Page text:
01-13-2010, 08:36 PM
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One thing I notice right away is that you do not consistently ask her to keep her frame. There are some terrific moments when she does come into a nice frame but only for a few seconds. Then once she brings her head back up and sticks her nose out you wait for several strides before you ask her to come back down again. I'm not telling you that you need to hold her down in that frame all the time, but you do need to be more consistent about asking her to come round. Half halt, alternating reins (hold one rein still while "playing" with the other rein, then switch. Do not see saw back and forth), and ask her to come round while driving forward with your legs, once she comes round release the pressure to reward her for getting it right. If she doesn't come round, keep that pressure on until she does give, then reward instantly. If she goes right back up after you release, ask again. I'm not telling you to be mean, I'm telling you to be consistent. Tell her what you expect of her all the time, or else she will constantly seek out opportunities to be lazy (sticking her nose out and putting her head up).
When you do ask her to come round you do a great job and she comes round very nicely. Just ask her more often. Your goal (especially if you want to ride dressage or eventing) is to have her round all the time. Start expecting more from her, she can do it, trust me. If you are worried about her not being strong enough to hold that position then start with short sessions of roundness and increase it slowly. I really don't think it is a huge problem to ask even a young horse to stay round every time you ride (I'm not talking about high collection, I'm talking about staying round). The more often you ride a horse round, the better they will get at it and the more fit they will get. When you are not working at her being round, see if you can instead get her to stretch really low at the walk and trot, on a loose rein. Do your very best to make sure her nose never pokes out while you are schooling her. Remember, schooling is a period to improve both your horse and yourself.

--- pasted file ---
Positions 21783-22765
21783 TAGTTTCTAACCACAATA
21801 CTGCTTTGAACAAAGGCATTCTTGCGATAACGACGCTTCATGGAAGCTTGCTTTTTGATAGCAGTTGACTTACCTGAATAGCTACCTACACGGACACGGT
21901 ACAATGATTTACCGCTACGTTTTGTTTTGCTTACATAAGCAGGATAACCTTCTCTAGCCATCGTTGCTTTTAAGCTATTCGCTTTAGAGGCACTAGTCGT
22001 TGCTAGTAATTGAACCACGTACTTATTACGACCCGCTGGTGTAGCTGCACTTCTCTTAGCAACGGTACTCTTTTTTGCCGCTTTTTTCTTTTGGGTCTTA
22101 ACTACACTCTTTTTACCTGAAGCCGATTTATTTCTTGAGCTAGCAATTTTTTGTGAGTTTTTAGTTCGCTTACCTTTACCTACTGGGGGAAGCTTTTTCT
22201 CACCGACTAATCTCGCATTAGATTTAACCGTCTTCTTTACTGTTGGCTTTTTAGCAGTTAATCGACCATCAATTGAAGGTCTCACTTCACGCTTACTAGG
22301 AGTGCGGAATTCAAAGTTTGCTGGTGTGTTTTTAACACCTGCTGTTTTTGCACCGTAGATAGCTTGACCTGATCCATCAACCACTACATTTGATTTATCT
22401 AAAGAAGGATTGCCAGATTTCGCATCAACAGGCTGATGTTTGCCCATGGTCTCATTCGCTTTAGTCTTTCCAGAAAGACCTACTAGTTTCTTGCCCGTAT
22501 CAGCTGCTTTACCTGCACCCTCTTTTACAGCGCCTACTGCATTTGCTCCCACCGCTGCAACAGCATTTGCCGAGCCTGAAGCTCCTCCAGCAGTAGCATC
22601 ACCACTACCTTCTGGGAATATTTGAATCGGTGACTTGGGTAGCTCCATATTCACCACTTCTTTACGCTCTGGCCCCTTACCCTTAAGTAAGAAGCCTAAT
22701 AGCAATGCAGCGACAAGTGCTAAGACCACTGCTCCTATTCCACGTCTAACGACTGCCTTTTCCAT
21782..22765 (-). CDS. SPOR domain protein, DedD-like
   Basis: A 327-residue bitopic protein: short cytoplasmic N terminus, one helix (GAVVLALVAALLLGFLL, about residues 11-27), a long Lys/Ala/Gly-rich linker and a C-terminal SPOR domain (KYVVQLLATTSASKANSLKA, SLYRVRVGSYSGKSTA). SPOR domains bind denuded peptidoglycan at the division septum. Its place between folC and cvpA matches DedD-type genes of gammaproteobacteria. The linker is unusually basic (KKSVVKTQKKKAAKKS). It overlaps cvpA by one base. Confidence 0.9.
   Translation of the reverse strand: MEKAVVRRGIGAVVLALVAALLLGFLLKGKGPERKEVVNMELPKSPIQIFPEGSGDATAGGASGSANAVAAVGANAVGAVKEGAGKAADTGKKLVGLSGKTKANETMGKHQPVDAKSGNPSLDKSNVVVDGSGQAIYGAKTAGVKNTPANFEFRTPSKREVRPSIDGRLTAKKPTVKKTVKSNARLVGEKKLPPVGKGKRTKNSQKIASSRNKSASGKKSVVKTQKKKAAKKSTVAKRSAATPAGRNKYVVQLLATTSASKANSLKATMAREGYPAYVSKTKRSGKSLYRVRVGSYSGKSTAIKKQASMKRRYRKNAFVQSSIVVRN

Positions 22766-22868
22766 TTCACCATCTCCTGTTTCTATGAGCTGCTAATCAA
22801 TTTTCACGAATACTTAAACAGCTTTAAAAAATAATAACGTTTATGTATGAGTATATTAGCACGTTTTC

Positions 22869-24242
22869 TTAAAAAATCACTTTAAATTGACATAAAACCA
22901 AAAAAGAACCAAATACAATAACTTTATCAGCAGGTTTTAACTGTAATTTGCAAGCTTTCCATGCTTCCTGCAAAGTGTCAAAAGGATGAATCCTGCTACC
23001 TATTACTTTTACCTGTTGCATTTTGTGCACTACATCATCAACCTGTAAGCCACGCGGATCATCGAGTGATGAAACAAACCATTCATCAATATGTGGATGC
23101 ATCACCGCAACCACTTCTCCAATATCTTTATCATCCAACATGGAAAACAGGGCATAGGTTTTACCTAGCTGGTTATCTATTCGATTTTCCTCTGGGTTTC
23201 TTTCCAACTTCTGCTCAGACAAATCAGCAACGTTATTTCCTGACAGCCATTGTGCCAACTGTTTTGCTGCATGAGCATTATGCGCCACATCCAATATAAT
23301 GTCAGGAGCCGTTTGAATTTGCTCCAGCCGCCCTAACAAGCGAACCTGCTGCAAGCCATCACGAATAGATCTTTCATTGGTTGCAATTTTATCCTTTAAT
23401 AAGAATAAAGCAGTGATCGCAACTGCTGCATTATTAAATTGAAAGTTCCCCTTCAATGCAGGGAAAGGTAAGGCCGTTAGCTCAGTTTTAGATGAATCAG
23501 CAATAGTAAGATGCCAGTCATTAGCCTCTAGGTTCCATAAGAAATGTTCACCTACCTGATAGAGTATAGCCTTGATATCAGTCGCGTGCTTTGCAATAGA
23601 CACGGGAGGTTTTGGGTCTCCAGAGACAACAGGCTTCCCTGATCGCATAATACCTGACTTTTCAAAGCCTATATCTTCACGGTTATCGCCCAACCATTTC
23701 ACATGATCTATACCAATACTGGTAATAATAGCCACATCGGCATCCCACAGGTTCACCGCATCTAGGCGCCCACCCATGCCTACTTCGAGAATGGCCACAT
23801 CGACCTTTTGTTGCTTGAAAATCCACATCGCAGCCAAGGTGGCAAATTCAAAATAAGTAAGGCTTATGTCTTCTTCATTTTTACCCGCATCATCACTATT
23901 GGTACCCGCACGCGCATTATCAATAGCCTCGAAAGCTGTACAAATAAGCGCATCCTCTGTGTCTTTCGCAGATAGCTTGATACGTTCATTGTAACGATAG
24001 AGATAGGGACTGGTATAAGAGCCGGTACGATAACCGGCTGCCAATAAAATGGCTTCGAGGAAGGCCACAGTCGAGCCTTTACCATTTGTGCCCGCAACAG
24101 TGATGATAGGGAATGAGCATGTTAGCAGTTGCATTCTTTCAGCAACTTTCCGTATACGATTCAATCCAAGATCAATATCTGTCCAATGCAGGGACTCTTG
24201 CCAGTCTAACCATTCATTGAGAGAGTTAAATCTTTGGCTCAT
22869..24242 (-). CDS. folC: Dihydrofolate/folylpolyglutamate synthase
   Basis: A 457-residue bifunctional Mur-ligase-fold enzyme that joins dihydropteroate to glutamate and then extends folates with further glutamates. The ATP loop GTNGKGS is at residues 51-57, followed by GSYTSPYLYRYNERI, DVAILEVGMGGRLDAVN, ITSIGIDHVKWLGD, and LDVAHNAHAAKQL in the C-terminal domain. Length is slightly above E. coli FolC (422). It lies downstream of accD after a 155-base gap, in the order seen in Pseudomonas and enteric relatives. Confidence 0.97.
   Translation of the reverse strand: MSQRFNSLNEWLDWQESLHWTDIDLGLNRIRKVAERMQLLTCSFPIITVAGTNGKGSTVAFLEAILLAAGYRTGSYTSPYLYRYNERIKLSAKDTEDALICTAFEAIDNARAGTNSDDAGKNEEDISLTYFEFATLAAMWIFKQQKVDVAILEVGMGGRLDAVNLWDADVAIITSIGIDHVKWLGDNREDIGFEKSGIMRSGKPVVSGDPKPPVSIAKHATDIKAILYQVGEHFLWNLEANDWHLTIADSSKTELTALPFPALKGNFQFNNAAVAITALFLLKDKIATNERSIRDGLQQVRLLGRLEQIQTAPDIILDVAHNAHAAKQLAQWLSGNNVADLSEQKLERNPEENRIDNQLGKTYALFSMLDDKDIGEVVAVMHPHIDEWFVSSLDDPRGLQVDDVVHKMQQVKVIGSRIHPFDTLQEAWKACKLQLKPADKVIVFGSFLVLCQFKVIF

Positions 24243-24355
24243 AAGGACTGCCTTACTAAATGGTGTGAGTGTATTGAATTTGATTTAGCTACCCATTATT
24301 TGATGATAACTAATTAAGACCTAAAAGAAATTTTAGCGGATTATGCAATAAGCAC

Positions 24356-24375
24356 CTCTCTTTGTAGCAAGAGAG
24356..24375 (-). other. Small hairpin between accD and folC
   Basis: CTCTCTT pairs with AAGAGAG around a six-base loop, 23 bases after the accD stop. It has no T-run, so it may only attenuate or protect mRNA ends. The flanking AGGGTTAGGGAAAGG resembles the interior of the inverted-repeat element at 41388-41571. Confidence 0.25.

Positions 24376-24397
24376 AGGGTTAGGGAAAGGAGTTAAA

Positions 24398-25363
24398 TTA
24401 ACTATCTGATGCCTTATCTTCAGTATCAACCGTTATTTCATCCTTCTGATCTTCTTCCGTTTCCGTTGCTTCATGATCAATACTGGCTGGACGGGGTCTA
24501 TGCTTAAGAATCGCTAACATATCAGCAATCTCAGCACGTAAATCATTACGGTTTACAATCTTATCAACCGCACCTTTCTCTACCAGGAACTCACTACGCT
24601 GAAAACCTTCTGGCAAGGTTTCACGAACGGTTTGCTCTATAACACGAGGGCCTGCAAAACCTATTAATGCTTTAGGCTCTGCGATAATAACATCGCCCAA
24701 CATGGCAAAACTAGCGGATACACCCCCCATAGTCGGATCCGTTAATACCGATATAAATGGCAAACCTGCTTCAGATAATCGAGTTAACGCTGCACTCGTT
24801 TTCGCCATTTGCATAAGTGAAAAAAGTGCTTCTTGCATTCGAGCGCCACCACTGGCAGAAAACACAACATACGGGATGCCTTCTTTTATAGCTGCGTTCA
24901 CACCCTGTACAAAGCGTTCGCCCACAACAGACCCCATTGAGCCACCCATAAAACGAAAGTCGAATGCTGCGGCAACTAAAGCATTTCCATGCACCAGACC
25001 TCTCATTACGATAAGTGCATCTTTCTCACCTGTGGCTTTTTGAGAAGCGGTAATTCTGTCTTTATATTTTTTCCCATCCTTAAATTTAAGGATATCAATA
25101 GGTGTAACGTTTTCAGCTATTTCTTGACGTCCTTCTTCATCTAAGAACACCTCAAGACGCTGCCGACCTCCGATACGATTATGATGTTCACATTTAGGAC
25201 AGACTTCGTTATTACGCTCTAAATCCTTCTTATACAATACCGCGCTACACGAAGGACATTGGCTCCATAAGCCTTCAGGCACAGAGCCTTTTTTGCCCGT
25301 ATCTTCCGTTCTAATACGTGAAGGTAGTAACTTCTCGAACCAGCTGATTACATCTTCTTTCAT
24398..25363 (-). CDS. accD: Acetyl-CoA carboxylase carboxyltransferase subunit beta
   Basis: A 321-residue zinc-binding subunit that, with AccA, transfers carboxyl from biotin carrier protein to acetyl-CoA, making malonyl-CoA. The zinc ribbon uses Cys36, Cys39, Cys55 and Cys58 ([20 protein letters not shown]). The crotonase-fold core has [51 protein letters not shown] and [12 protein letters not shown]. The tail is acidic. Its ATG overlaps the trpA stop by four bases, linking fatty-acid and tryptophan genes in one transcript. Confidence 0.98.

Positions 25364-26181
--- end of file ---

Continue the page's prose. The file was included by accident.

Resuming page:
Also, start asking her to be round in the canter too. Little outside rein flextions, used with some leg, going into the canter will help her to soften. Take baby steps. Just canter a few stride at first, even just one stride at a time! But as soon as that head goes up in the canter take her back to a trot and ask for roundness again. Go all the way back to a walk, or even a halt, if you have to to get her round. Start your schooling sessions with lots of walk trot transitions, and lots of circles of different sizes, do lots of leg yielding too. Throw in some good square halts and backs as well, this will also help her to come round. Ask and expect her to stay round in the halts and while she is backing (this all takes time and practice) Work up to lots of trot canter transitions. But ALWAYS keep roundness in mind. Trust me, a horse can stay round all the time if you just expect it to and stay consistent. It is the most amazing feeling when you achieve this. Though, there are always going to be days when they test you. Take those testing days as a positive experience, not a negative one. It is a chance to show the horse that you really mean what you said the last time you road them. Remember, though your hands are important for asking for roundness, the real key really is your legs. Eventually you will be able to get your horse to come round just by shifting your weight back and tapping your heels.
Sorry if this is more info then you wanted. It's also not the best organized. Really, overall I like what I see. I see some great potential in both of you. I would not have taken this much time to write this if I did not think you could do it. Keep up the great work. Be consistent, set goal for each ride, and challenge yourself and your horse. That is how you will grow.
P.S. One last thing (sorry, really I promise this is it). If you want to do well in eventing, really work hard on your dressage. That is were many eventing riders fall behind in the scores.